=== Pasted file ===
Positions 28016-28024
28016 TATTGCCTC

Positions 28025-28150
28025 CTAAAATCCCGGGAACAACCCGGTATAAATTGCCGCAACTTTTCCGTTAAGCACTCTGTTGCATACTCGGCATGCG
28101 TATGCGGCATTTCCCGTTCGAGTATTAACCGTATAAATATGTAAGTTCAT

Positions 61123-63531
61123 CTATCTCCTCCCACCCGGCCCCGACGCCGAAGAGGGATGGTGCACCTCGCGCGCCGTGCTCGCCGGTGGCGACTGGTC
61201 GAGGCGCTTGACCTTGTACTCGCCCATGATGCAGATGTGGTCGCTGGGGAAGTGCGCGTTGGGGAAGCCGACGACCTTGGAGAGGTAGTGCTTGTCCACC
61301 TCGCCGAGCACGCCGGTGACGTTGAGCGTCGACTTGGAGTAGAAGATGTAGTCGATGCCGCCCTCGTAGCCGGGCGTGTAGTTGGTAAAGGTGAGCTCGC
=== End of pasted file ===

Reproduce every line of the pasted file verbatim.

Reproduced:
Positions 28016-28024
28016 TATTGCCTC

Positions 28025-28150
28025 CTAAAATCCCGGGAACAACCCGGTATAAATTGCCGCAACTTTTCCGTTAAGCACTCTGTTGCATACTCGGCATGCG
28101 TATGCGGCATTTCCCGTTCGAGTATTAACCGTATAAATATGTAAGTTCAT

Positions 61123-63531
61123 CTATCTCCTCCCACCCGGCCCCGACGCCGAAGAGGGATGGTGCACCTCGCGCGCCGTGCTCGCCGGTGGCGACTGGTC
61201 GAGGCGCTTGACCTTGTACTCGCCCATGATGCAGATGTGGTCGCTGGGGAAGTGCGCGTTGGGGAAGCCGACGACCTTGGAGAGGTAGTGCTTGTCCACC
61301 TCGCCGAGCACGCCGGTGACGTTGAGCGTCGACTTGGAGTAGAAGATGTAGTCGATGCCGCCCTCGTAGCCGGGCGTGTAGTTGGTAAAGGTGAGCTCGC